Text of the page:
Is Apple Putting the Brakes on the iTV?


Will the debut of Apple’s (NASDAQ:AAPL) long-rumored television product be held up by a lack of content? According to the unnamed supply chain sources cited by NPD Group’s DisplaySearch research firm, Apple is developing multiple sizes of a 4K resolution television that will be released in the second half of 2014. However, the release of the so-called “iTV” may hinge on the Cupertino-based company’s ability to acquire enough premium content to make its television a viable product.

DisplaySearch North American TV Research director Paul Gagnon noted that, “For Apple, selling hardware is partly a way to sell more software and content.” In this sense, Apple’s television will function primarily as a delivery system for content or app purchases.

Gagnon noted three goals that Apple must achieve in order to create a successful television product. First, Apple must sell enough units to generate a sufficient amount of revenue through its content sales. Apple may also have to compete with the popularity of its own Apple TV product. CEO Tim Cook revealed at this year’s All Things D conference that Apple has already sold 13 million of its set top television devices.

Second, Gagnon noted that Apple must “offer a unique point of differentiation to capture market share from leading TV manufacturers such as Samsung (SSNLF.PK) and Vizio, while at the same time being able to sell the products for a high enough price to deliver typically high Apple margins.” However, since Apple typically charges a higher price for its products anyways, this may not actually be much of an obstacle. Apple also has a proven track record for creating products with user-friendly interfaces that consumers love. Presumably the already well-established Apple ecosystem of content and apps will also be a selling point for an Apple television.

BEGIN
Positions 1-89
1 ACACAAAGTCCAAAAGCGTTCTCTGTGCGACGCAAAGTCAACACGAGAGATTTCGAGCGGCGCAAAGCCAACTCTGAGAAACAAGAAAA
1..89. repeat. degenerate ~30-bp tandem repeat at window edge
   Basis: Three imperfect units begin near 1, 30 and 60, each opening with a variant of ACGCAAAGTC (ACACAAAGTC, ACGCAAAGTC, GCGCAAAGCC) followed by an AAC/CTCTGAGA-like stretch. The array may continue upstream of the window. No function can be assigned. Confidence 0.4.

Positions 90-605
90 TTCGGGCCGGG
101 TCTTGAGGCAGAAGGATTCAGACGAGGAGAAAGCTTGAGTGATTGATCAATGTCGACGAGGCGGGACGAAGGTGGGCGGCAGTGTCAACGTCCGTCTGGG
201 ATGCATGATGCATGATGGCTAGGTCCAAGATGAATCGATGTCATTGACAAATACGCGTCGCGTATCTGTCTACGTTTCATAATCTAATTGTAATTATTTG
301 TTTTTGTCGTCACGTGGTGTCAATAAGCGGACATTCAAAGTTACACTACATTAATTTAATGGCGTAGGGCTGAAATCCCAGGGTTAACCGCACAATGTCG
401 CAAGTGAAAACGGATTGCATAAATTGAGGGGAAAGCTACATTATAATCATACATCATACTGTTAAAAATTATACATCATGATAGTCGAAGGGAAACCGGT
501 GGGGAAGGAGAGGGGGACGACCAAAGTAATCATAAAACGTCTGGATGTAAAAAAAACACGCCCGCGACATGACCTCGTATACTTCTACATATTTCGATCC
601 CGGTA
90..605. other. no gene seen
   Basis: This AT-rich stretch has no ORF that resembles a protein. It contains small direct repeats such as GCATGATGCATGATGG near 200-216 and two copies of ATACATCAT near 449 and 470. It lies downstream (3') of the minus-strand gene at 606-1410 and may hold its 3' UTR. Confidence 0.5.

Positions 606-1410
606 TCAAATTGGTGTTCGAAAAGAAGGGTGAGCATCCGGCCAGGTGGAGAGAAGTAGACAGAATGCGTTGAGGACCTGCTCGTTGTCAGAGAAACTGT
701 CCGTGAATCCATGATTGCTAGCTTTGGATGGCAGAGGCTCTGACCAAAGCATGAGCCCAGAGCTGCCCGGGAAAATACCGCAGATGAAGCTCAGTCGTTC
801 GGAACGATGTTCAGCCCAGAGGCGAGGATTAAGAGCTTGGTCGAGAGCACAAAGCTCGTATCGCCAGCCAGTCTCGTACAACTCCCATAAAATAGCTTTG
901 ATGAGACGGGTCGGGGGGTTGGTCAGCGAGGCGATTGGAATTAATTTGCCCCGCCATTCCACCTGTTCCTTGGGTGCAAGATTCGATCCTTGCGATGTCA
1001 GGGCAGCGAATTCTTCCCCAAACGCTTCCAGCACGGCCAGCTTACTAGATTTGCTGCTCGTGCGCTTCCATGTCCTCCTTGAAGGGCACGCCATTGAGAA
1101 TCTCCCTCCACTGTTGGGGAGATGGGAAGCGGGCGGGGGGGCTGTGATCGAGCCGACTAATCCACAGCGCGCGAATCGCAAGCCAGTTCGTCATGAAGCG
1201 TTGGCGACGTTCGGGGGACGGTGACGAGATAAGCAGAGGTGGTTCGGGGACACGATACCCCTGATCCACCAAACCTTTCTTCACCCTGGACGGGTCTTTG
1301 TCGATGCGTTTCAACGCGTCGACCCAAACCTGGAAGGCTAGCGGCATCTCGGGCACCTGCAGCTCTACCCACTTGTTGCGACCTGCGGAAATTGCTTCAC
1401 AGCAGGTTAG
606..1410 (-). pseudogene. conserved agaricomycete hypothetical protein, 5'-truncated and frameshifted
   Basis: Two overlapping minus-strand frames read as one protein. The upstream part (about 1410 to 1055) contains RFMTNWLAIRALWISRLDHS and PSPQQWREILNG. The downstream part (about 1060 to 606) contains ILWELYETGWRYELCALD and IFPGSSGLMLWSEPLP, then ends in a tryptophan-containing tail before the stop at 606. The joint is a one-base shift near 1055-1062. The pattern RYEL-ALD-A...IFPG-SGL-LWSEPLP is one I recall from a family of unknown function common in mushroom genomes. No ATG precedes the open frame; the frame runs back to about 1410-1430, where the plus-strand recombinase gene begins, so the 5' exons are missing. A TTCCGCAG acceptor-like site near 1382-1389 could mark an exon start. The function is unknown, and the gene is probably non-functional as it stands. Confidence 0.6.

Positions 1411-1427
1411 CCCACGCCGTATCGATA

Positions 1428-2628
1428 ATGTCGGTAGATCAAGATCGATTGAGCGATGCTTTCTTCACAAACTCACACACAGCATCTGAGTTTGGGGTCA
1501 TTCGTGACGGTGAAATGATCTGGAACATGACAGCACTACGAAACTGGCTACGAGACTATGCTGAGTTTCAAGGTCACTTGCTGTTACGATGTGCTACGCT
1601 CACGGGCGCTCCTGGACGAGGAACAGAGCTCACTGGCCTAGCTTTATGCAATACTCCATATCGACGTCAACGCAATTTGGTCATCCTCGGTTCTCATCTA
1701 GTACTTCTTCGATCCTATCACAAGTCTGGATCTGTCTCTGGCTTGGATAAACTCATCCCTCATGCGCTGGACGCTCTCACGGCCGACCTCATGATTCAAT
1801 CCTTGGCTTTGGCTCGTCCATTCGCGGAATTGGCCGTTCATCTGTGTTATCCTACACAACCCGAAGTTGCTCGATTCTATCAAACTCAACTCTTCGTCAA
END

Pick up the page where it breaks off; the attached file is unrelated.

Finally, Gagnon noted that Apple will have to figure out how to keep consumers buying new Apple televisions in order to keep hardware sales from “flat-lining.” The analyst noted that this may prove difficult in the television market since the TV replacement cycle is usually about “7-8 years.” On the other hand, this may be a moot point if Apple is deriving most of its television revenue through content sales.

Although DisplaySearch foresees many difficulties with Apple’s rumored television product, it should be noted that Apple has a history of disrupting established markets by introducing well-designed products that are quickly adopted by consumers. For example, Apple quickly dominated the digital music player market when it introduced the iPod. Apple may have also already solved its television content problem. Earlier this year, unnamed sources cited by Quartz reported that Apple was in discussion with various content providers.

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